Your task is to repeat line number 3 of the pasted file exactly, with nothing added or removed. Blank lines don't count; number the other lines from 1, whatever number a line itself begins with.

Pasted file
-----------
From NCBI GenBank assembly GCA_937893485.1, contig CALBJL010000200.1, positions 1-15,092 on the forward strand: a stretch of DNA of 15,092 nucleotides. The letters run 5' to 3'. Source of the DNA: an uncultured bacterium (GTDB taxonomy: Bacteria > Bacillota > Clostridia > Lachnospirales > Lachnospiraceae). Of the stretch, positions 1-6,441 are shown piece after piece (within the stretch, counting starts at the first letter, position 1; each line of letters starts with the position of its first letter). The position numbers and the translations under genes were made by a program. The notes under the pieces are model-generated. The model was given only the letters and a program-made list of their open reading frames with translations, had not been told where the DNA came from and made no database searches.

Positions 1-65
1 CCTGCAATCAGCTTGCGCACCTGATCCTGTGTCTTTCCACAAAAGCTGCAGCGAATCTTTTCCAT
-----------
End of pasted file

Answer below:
1 CCTGCAATCAGCTTGCGCACCTGATCCTGTGTCTTTCCACAAAAGCTGCAGCGAATCTTTTCCAT